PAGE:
“Nancy Grows Up,” the Media Age, and the Historian’s Craft

If, as historians, we took such a turn, we could open up new horizons for historical scholarship. The Challenge of “Nancy Grows Up” It begins with anxious crying. The plaintive sound only lasts a few moments before the screams drop into a slightly lower register and transform into a calm murmur. The sound repeats, then[…]

Fighting talk: First World War Telecommunications

As a result of the need to exchange information faster and more efficiently, telecommunications advanced rapidly. As the First World War raged, governments harnessed modern technologies to give them an advantage in conflict. New inventions – from tanks to Zeppelins – appeared on the battlefield, while existing technologies were adapted to fit the needs of the British[…]

Morse Code Marks 175 Years and Counting

Morse code works whether flashing a spotlight or blinking your eyes – or even tapping on a smartphone touchscreen. The first message sent by Morse code’s dots and dashes across a long distance traveled from Washington, D.C., to Baltimore on Friday, May 24, 1844 – 175 years ago. It signaled the first time in human[…]

A Pressing Matter: Ancient Roman Food Technology

Researchers show that an Ancient Roman text has long been misinterpreted, shedding new light on how innovation in olive oil and wine presses developed. Introduction No self-respecting Melbourne hipster café would be caught dead without its Gaggia coffee machine and drizzled olive oil and balsamic vinegar. These quintessentially Mediterranean food habits have crossed the seas[…]

The Invention of Wireless Cryptography

In 1915, a congressional bill was introduced to ban all civilian wireless activities from the airwaves. Static was always a problem as the summer heat rolled in. Situated on a hundred-acre plot along the Long Island coastline and “dropped in a mosquito-infested field,” the Sayville wireless plant began experiencing the seasonal interference that comes with[…]

Pioneers of U.S. Military Cryptology: Colonel Parker Hitt and Genevieve Young Hitt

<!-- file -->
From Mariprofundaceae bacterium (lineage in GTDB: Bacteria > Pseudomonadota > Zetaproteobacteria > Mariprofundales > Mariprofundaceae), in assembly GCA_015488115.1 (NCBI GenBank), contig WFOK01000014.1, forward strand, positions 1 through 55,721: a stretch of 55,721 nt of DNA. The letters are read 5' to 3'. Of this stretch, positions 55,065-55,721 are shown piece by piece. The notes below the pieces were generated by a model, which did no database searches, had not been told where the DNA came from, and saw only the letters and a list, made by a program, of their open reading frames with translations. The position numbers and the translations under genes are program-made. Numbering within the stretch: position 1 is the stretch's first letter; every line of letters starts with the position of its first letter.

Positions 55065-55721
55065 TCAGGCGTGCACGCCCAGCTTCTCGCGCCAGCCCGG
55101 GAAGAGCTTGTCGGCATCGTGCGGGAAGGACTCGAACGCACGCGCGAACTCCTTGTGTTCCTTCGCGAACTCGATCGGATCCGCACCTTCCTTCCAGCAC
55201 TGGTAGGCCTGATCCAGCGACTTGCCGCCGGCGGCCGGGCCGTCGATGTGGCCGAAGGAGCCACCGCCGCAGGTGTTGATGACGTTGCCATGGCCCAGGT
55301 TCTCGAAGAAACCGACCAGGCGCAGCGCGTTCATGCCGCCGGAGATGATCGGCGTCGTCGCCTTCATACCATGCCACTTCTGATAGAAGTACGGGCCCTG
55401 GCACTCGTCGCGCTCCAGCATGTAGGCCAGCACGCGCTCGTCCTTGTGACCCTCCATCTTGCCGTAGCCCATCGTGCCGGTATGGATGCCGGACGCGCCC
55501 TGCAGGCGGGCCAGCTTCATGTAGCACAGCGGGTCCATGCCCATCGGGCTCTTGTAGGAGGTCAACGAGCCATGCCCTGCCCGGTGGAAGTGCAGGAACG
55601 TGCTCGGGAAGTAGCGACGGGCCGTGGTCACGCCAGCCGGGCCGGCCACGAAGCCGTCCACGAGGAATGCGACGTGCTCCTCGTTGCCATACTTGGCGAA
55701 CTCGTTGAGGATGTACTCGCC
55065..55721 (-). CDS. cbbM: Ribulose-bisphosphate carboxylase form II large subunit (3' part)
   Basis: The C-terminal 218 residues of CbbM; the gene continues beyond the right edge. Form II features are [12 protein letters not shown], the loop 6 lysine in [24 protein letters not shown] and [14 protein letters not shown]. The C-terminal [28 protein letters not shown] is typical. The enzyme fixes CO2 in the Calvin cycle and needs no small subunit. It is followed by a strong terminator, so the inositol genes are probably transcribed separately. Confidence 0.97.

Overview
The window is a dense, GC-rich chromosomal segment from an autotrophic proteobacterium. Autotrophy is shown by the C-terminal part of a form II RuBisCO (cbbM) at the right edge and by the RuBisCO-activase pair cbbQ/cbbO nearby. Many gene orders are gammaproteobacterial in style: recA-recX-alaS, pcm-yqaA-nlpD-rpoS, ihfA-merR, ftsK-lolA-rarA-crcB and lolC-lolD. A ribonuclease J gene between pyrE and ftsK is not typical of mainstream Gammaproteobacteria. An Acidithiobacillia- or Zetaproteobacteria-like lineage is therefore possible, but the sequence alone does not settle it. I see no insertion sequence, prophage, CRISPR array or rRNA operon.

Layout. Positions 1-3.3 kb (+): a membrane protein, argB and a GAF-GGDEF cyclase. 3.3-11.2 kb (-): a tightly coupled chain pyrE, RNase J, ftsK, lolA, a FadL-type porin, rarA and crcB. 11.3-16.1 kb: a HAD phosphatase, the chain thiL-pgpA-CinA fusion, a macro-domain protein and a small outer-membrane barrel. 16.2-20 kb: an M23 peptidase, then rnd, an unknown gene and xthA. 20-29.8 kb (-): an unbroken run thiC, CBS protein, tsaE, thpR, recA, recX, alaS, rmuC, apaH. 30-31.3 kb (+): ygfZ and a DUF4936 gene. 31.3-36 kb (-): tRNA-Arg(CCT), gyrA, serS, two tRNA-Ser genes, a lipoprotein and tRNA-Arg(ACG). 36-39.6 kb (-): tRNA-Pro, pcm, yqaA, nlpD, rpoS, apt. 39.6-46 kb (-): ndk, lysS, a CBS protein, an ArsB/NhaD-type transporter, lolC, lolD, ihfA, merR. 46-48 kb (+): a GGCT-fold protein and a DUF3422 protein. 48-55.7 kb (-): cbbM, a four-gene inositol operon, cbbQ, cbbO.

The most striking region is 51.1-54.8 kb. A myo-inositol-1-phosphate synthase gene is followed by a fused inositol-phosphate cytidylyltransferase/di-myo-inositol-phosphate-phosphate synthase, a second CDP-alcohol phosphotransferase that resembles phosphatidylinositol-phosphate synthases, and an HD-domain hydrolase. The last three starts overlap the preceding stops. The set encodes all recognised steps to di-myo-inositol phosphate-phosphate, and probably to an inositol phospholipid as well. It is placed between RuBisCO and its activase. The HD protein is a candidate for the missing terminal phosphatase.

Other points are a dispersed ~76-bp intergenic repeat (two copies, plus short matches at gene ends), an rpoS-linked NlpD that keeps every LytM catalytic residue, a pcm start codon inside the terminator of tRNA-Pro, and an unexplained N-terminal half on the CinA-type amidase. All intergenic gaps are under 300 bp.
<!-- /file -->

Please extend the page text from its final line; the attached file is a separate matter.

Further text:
Genevieve Hitt, likely the first woman to serve the U.S. government as a cryptologist, broke ground in her own way, paving the way for future generations of females in the profession. Introduction “The father of modern American military cryptology, whose Manual for the Solution of Military Ciphers guided our early, halting footsteps in the science[…]

When Television Was a Medical Device

Retracing the history of media technologies in the practice of medicine. Reba Benschoter readied herself to speak before the crowd of luminaries from industry, academia, and government who had gathered to talk about the transformative potential of new media in medicine. Among those assembled at the New York Academy of Sciences that day in 1966[…]

The ‘Arithmetica’ of Diophantus: Cracking Open Centuries-Old Mathematical Puzzles

Mathematicians have known how to solve something called an S-unit equation for several years. However, the process is so convoluted that few can actually use it to tackle their problems. In mathematics, no researcher works in true isolation. Even those who work alone use the theorems and methods of their colleagues and predecessors to develop[…]

The Timeline of Renaissance Inventions – c.1300-1600 CE

The Renaissance period (c. 1300-1600 CE) in European countries is renowned for path-breaking and rapid developments and inventions. The Renaissance period (c. 1300-1600 CE) in European countries is renowned for path-breaking and rapid developments and inventions that took place in fields like arts, philosophy, and science. It’s deemed that Florencia, Italy, was its epicenter. A[…]

Rise and Fall of the Landline: 143 Years of Telephones Becoming More Accessible – and Smart

A century ago, a three-minute call from New York City to San Francisco on a landline cost $500. Today, you can make the same call on a cellphone for a few cents (or free). The global economy has changed dramatically over the past century and a half. When I lecture my Boston University business students on this topic, I[…]

A Stuttered Hello to ARPANET: How the Internet Was Born

On October 29, 1969, an experiment at UCLA sparked a communication revolution, the implications of which are still unfolding nearly five decades later. The Spark Introduction In the late hours of October 29, 1969, an apparently insignificant experiment carried out in a lab in the University of California in Los Angeles (UCLA) would spark a[…]

Flesh Made Wood: The Invention of Artificial Refrigeration

Preserving foodstuffs by mechanical refrigeration became an industrial possibility only in the 1870s and 1880s. The refrigerator is among the most familiar of household appliances. It may also be a distinctively American machine: it has long figured in the domestic sphere as a symbol of prosperity. More recently, it has become a source of ecological[…]

The History of the Niagara Telecolorimeter

The joint U.S.-Canada project turned the iconic waterfall into infrastructure designed to create both power and beauty. It is no secret that Niagara Falls has a long history as a major site of hydroelectric production and related industrial developments. What is perhaps less well known is that the famous cataract has been engineered to that[…]

How Ancient and Medieval Science Fiction Imagined the Mobility Revolution

At first glance, a category like ancient science fiction might seem paradoxical. By Mike Bezemek / 08.30.2017 At first glance, a category like ancient science fiction might seem paradoxical. Most contemporary discussions of science fiction tend towards movies, TV shows, and fictional stories from the past 50 to 100 years—with the early part of that period being called the[…]